The present results of T-ARMS-PCR analysis observed that the sheep mothers with heterozygous genotype (AG) of G1 and G6 mutation points had given a reduction of MNL and MNTP as compared to mothers with wild-type homozygous genotype (GG). This reduction was found to be due to the very little number of mothers (n = 2) with heterozygous genotype (AG) as compared to a high number of mothers (n = 81) with wild-type homozygous genotype (GG). However, in approximate similarity, Silva et al. [32] found a genetic variant of GDF9 in Brazilian Santa Ines sheep gene and detected that the homozygous ewes (EE) were fertile and had increases of ovulation rate (82%), twin pregnancy (44%) and prolificacy (58%) as compared to heterozygous mothers (+ E). Also in a previous study, Chu et al. [8] detected G3 mutation point of the GDF9 gene in Small Tail Han sheep and found that the litter size in the first and second parity of the mothers with homozygous genotype (AA) were 0.30 (P < 0.05) and 0.77 (P < 0.0001), respectively more than those of mothers with heterozygous (AB) genotype.

Furthermore, in Small Tail Han sheep, Gao [17] revealed genetic polymorphism of GDF9 gene and clarified that ewes with homozygous genotype (CC) had 0.63 (P< 0.05) lambs more than mothers with heterozygous genotype (CD). Melo et al. [23] reported in Brazilian Santa Ines sheep, that the mean average number of corpus luteum in the ewes with homozygous genotype (Fec G SI of mutation of GDF9 gene) was more than those of females with heterozygous genotype (2.4 ± 0.2 vs. 1.3 ± 0.1) after estrus synchronization.

Based on the present findings and above discussion, it must be selected the young sheep females (FSH) of heterozygous genotype in G4 mutation point as well as young goat females (FSH) of heterozygous genotype in G4 and G7 mutation points for participating in a successful breeding program, because these young animals will have potential high fecundity traits.

Conclusion

In conclusion, according to the findings of genetic variants of GDF9 that showed G1, G4, and G7 mutation sites were polymorphic in sheep, in contrast to G8 which was monomorphic. While in goats, only mutation sites G4 and G7 were polymorphic whereas, G1, G6, and G8 were monomorphic. So, the present results confirmed that the genetic variants of the GDF9 gene were considered to be the major gene markers for enhancement of the prolificacy in Egyptian sheep and goats. Also, these favorable gene variants could be applied in a successful breeding program by gene-assisted selection (GAS), aiming towards the potential amelioration of reproduction and production in such small ruminants.

Availability of data and materials

The data and materials described in the manuscript, including all relevant raw data, will be freely available to any scientist wishing to use them for non-commercial purposes, without breaching.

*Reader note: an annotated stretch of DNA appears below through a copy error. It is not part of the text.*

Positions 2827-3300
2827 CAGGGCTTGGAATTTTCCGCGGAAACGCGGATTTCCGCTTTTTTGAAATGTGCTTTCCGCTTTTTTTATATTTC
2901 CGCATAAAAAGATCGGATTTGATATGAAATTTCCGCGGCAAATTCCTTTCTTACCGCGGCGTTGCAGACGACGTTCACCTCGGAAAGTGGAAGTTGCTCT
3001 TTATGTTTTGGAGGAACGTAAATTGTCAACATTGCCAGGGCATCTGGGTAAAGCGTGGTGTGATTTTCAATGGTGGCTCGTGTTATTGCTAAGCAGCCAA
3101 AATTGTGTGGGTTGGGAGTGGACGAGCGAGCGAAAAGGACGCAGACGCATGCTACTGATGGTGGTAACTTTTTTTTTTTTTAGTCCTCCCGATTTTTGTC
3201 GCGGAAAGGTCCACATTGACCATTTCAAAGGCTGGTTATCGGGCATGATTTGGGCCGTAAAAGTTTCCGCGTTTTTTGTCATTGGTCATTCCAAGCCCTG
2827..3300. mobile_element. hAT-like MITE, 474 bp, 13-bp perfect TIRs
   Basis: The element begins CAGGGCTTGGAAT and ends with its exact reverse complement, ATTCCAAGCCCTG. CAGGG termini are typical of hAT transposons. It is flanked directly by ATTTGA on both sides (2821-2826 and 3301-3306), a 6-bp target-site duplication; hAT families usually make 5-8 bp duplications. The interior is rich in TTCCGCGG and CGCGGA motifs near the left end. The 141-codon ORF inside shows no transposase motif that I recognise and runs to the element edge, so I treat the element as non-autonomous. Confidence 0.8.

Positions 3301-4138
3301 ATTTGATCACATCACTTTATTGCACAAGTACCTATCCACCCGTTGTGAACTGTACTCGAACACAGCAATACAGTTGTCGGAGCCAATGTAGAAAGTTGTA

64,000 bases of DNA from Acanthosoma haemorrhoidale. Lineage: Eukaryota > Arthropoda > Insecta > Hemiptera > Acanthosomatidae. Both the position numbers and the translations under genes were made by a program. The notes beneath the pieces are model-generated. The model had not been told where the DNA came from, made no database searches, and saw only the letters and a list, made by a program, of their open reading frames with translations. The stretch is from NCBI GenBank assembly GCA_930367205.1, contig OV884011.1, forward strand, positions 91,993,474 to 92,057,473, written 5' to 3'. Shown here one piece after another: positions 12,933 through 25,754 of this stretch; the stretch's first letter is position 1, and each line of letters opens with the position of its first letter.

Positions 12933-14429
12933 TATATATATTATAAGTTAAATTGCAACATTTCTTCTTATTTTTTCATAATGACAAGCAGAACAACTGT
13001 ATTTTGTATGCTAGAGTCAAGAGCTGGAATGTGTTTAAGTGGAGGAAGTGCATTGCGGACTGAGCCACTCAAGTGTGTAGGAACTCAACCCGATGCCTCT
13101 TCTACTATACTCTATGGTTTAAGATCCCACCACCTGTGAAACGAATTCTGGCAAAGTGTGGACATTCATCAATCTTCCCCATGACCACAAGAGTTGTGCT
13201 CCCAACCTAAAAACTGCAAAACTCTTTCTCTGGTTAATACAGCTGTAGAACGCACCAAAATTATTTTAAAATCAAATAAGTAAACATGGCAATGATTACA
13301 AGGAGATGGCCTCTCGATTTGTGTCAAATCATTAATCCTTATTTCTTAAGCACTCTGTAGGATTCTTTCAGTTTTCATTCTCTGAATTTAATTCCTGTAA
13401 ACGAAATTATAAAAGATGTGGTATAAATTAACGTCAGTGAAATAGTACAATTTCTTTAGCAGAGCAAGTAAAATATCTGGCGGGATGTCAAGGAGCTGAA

Abbreviations

GDF9:

Growth differentiation factor 9

T-ARMS-PCR:

Tetra-primer amplification refractory mutation system

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Acknowledgements

We acknowledge National Research Center (project Code No.11020104) for financing this work.

Funding

This work was supported and completely funded by the grant of the National Research Center (project Code No.11020104).

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Contributions

IF established the idea of the article, the experiment design, prepared all blood samples from all sheep and goat breeds, statistical design, and writing the paper. IG shared in PCR amplification besides gel electrophoresis analysis and capturing the photos, performed the statistical analysis, and writing the paper. DA shared in DNA isolation from blood samples, PCR amplification beside gel electrophoresis analysis, and capturing the photos. AD shared in DNA isolation from blood samples, PCR amplification beside gel electrophoresis analysis, and capturing the photos. NA shared in DNA isolation from blood samples, PCR amplification beside gel electrophoresis analysis, and capturing the photos. All authors read and approved the final manuscript.

Corresponding author

Correspondence to Dalia M. Aboelhassan.

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All experimental procedures involving animals were conducted in accordance to the ethical guidelines of the Medical Ethical Committee of the National Research Centre in Egypt (IAEC. 2010).

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The authors declare that they have no competing interests.

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Aboelhassan, D.M., Darwish, A.M., Ali, N.I. et al. A study on mutation points of GDF9 gene and their association with prolificacy in Egyptian small ruminants. J Genet Eng Biotechnol 19, 85 (2021). https://doi.org/10.1186/s43141-021-00181-8

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Keywords

  • GDF9 gene
  • Gene markers
  • T-ARMS-PCR
  • Prolificacy
  • Egyptian sheep and goats